“It’s also worth noting that the recent consolidation in the agrochemicals sector should give players some extra pricing power,” says Kobold.
Strong order book driving profitable revenue growth
Industrial services provider Bilfinger continued to grow in the financial year 2018. Relevant key figures improved across all business segments, meeting the forecasts and in some instances even outperforming them. The Strategy 2020 stabilization phase has been completed, the set milestones have been reached: Orders received, revenue and earnings developed positively, while the Group’s liquidity and return on capital employed were at levels above those of the previous year.
“We delivered on our 2020 strategy and on our commitments to both internal and external stakeholders. I am particularly pleased with the successful conclusion of the DPA and our Monitor’s Certification that Bilfinger is on an irreversible course towards compliance self-sufficiency. I think we can confidently say that 2018 was a year of achievement for Bilfinger.”
Tom Blades, CEO Bilfinger
The business environment continued to be robust in our six focus industries, particularly in Chemicals & Petrochem, Oil & Gas and Pharma & Biopharma. Demand for engineering and maintenance services continued to build on top of growing mechanical construction opportunities in the United States.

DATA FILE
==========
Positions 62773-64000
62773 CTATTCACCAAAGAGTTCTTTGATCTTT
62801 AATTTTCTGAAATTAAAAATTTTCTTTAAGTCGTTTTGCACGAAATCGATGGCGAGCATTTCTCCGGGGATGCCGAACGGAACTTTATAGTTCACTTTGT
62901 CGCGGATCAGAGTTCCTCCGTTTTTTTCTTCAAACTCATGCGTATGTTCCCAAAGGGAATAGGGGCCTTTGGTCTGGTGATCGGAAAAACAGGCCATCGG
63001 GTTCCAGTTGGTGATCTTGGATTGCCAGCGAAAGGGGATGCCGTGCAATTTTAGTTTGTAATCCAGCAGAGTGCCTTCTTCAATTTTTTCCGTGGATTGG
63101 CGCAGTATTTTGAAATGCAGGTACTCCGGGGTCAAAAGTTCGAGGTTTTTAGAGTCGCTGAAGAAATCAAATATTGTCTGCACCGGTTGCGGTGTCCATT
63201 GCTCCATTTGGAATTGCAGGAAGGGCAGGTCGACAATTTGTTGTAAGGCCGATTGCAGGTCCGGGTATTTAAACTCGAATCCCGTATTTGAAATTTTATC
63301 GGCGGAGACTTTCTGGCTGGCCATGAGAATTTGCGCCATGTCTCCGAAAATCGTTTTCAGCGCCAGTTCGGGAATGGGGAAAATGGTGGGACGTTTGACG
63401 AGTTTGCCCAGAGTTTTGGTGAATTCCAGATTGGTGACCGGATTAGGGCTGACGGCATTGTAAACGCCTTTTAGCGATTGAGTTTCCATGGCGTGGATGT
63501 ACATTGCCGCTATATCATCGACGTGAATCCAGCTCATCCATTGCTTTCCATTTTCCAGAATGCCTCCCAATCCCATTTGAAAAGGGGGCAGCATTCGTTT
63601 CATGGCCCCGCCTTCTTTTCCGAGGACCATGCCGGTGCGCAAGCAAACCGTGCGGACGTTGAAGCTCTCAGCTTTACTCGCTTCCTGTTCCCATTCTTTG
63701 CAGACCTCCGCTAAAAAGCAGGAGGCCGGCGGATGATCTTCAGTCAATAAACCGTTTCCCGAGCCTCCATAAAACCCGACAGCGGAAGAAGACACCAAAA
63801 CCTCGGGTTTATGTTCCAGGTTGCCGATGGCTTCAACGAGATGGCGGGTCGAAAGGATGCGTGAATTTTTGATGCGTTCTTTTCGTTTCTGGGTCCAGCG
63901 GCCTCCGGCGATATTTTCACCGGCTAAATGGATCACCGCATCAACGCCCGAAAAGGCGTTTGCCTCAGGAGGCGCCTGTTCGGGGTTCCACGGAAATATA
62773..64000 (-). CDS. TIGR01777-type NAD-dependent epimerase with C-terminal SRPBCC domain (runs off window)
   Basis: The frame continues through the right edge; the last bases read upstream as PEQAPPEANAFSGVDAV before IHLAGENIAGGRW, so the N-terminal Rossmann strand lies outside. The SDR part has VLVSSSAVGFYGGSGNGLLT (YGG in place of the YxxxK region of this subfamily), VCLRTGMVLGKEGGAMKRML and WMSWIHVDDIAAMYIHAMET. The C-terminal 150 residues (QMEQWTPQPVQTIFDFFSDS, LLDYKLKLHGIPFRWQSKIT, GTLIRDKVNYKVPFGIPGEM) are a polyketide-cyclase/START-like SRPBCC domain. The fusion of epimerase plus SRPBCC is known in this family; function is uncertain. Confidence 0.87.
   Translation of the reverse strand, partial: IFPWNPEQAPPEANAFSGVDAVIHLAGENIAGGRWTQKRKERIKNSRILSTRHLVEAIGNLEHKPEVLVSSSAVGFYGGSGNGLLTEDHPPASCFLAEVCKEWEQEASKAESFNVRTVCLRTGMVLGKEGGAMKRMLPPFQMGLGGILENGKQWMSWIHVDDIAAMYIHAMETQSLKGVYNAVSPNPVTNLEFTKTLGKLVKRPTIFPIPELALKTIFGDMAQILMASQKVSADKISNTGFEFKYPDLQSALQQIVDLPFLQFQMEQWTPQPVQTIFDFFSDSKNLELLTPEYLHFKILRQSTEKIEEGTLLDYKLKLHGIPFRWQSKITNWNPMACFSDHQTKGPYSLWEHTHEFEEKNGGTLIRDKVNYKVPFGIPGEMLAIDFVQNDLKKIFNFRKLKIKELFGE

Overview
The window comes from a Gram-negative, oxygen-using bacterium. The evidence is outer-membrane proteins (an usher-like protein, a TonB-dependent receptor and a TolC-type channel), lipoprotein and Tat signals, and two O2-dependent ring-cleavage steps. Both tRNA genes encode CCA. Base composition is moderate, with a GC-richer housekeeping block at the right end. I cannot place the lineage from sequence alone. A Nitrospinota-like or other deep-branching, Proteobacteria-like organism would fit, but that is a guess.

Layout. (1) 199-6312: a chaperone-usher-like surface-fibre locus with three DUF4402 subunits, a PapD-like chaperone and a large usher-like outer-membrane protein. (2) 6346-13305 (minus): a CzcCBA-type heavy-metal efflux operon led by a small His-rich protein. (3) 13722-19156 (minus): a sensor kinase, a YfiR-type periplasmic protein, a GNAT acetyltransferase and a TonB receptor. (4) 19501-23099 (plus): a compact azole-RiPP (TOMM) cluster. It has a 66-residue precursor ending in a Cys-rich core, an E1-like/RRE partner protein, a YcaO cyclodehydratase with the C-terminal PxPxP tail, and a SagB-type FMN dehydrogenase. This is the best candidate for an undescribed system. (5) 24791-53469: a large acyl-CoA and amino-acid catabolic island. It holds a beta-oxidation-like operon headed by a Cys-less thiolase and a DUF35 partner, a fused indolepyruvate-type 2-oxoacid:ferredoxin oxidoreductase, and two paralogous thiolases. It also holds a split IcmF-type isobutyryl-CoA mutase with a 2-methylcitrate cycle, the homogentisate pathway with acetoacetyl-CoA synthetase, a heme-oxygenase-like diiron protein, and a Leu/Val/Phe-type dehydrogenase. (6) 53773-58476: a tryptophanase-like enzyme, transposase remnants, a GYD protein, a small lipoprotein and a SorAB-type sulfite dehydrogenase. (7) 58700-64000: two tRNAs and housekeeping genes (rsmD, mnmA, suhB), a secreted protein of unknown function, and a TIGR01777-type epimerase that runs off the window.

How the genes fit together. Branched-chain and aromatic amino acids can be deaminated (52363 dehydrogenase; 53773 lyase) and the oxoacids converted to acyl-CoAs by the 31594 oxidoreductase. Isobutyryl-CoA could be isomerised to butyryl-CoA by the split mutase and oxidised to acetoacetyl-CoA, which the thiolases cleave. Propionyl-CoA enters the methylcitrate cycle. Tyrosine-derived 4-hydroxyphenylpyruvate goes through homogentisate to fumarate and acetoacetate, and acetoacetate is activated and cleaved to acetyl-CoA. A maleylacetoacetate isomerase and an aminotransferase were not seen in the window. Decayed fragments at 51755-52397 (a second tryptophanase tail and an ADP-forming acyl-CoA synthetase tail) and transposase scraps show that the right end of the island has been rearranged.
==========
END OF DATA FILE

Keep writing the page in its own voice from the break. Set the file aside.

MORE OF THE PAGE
Strengthening the sense of purpose
Bilfinger continues to fine tune and adopt its 2-4-6 Strategy to better serve customers and drive margin development. Its engineering resources delivering both project management consulting and maintenance engineering have now been fully integrated into the regions to enhance Bilfingers end-to-end EMC capabilities. Consequently, the divisions are renamed E&M effective January 1, 2019. The technology companies delivering Energy & Emissions, Biopharma and Automation products remain grouped together and serve Bilfinger customers globally from their European manufacturing base. Together they form the Technologies division also effective January 1, 2019.
In connection with the described adjustment to its organizational structure, Bilfinger is also adjusting its reporting segments as of the beginning of 2019. The forecasts and statements related to the expected development of the Group are made within the scope of these reporting structures.